There are over 42 Canadian National Parks, including National Parks, National Park Reserves, National Marine Conservation Areas, and one Pingo National Landmark (in Northwest Territories). These national parks of Canada are located all across its provinces and territories.
Apart from the national parks, the National Park System also includes 157 National Historic Sites. Both the parks and the historic sites are operated by Parks Canada. There are also many Provincial Parks in Canada, but those are under the management of the provincial or territorial government in which they are located.
National Parks protect and preserve natural landscapes and natural phenomena which represent Canada's 39 natural regions. Canadian national parks range from mountains and plains, to boreal forests and tundra, to lakes and glaciers, and much more. National parks also protect the habitats, wildlife and ecosystem diversity representing the natural regions.
These parks are located all across Canada: in the Atlantic, Pacific and Arctic coasts, across the interior mountains and plains, Great Lakes, and as far north and south as Canada goes. Thanks to Parks Canada's management visitors can appreciate and enjoy these parks that offer breathtaking scenery and inspiring natural surroundings. The Canadian national parks are like a paradise for the human spirit, where it can reconnect with Mother Nature.
National parks reveal the natural beginnings of this beautiful country. If you pay attention, they tell stories of mountains forming, lakes emerging, rivers running, forests growing, glaciers moving, grasslands evolving. They even give an account of human history, from traditional Aboriginal activities, to early exploration, to European settlement, to modern use. These Canadian national parks also reveal ongoing natural processes, such as floods that replenish the soil, fires that start a process of renewal, and species that are migrating.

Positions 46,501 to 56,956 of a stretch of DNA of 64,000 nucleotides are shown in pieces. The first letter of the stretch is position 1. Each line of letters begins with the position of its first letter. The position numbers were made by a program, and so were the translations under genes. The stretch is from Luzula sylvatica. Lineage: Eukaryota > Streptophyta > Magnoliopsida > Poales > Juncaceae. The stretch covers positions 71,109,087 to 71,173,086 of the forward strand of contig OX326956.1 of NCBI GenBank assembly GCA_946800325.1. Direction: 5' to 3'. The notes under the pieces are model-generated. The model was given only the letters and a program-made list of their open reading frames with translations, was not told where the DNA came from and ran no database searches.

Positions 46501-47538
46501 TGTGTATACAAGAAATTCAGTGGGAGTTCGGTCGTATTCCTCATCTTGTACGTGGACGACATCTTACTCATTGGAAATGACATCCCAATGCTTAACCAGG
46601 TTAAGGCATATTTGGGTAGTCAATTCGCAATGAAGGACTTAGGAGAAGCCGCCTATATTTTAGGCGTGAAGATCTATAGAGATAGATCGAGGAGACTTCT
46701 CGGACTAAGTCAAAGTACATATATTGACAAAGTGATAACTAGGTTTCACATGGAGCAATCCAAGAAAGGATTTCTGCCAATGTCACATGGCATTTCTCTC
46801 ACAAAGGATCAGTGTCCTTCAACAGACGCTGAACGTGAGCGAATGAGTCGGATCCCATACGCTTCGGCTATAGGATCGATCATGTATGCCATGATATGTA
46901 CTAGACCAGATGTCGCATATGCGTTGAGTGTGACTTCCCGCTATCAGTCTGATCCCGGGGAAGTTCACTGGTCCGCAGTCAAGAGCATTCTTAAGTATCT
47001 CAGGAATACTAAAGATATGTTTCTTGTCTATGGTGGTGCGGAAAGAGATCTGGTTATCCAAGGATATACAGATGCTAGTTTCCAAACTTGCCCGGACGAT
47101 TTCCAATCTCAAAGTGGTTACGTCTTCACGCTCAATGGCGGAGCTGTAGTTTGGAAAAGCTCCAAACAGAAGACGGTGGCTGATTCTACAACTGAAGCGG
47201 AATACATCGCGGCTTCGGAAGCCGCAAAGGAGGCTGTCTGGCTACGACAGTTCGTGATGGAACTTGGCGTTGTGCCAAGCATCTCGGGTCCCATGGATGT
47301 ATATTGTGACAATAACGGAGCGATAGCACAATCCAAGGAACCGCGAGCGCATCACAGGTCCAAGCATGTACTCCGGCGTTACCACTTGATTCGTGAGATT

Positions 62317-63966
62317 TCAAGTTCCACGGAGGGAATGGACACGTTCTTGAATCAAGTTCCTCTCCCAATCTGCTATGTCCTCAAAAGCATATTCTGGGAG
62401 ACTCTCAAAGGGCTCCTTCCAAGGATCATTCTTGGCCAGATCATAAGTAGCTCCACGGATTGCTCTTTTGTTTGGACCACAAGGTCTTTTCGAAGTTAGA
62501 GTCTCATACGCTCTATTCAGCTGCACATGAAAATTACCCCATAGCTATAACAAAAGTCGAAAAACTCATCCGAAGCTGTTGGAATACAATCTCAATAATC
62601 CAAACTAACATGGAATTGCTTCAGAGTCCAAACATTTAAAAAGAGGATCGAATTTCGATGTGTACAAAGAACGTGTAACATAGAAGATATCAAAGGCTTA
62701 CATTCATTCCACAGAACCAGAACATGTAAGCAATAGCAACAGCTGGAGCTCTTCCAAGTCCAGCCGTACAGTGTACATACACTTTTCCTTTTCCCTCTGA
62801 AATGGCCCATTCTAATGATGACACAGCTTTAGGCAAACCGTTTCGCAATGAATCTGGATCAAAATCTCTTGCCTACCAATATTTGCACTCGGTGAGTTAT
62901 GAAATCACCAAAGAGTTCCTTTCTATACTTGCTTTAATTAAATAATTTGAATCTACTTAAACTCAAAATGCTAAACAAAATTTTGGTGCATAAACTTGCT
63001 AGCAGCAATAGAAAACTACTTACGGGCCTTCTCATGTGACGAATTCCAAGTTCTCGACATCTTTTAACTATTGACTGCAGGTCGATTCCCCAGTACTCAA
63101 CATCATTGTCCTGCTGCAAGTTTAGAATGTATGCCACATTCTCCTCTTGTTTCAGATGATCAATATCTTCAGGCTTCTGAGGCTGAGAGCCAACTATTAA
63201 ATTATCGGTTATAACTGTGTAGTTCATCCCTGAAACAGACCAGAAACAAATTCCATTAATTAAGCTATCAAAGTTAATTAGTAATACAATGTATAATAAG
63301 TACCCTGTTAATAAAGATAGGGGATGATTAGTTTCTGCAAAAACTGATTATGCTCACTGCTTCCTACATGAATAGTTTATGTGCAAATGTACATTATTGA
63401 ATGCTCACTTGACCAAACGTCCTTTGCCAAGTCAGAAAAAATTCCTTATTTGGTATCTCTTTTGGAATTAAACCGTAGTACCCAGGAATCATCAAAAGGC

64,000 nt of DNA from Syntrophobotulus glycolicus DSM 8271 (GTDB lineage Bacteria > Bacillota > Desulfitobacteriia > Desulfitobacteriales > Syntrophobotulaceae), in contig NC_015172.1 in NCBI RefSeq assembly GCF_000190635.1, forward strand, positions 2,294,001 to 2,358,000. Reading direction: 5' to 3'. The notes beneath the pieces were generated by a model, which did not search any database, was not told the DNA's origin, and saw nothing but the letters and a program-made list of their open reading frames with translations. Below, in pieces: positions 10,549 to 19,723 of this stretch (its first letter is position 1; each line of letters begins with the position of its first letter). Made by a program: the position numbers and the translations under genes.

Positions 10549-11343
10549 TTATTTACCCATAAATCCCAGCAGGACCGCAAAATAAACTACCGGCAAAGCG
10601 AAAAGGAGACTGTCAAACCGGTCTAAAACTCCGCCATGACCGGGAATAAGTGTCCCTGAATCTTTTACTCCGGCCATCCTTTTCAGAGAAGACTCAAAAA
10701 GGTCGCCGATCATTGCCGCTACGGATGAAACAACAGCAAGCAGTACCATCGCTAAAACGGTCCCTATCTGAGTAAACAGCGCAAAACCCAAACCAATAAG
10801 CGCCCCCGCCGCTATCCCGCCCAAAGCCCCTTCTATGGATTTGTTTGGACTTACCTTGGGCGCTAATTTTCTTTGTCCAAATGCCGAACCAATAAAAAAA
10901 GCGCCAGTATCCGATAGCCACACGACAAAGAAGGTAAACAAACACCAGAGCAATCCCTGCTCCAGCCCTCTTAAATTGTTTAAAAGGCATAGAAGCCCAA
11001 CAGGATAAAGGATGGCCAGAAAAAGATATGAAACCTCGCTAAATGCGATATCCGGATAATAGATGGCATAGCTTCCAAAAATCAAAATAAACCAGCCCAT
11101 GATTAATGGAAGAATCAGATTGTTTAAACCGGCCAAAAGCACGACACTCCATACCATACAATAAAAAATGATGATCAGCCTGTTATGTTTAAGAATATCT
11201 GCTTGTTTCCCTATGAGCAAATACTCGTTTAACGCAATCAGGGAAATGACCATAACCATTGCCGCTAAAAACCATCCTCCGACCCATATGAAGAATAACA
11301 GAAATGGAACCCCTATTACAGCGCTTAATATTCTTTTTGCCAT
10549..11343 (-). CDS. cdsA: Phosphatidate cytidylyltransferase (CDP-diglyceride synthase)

By visiting these parks, people get to connect with nature and with other people, while they also get to enjoy events that define Canada. Visitors have the opportunity to paddle down rivers that flow through canyons that were carved over thousands of years; they can observe migratory birds as they take a break from their travels along traditional migration routes; they can walk through vibrant young forests transformed by fire.
All these unforgettable experiences and the immense beauty of these Canadian national parks are drawing many tourists to Canada every year. Canadians are pretty proud of Canada's natural beauty, and these national parks are an integral part of Canada's identity as they represent the beauty and infinite variety of this blissful land.
Canada's first national park was Banff National Park (located in Calgary, Alberta, leading into British Columbia), which was established in 1885. Originally it was named Rocky Mountains National Park. The smallest national park in Canada is St. Lawrence Islands National Park at 9 sq. km (located in the Thousand Islands tourist hotspot in eastern Ontario, and part of the Canadian Shield), whereas the largest of all Canadian national parks is Wood Buffalo National Park at 44,807 sq. km (located between northwestern Alberta and southern Northwest Territories border).
In the following links, I will highlight some of Canada's most popular national parks and tourist hotspots, as well as a few of Canada's "hidden treasures" (open in a new window).
Since Banff was the first National Park of Canada, I'll
start with this immensely popular tourist attraction.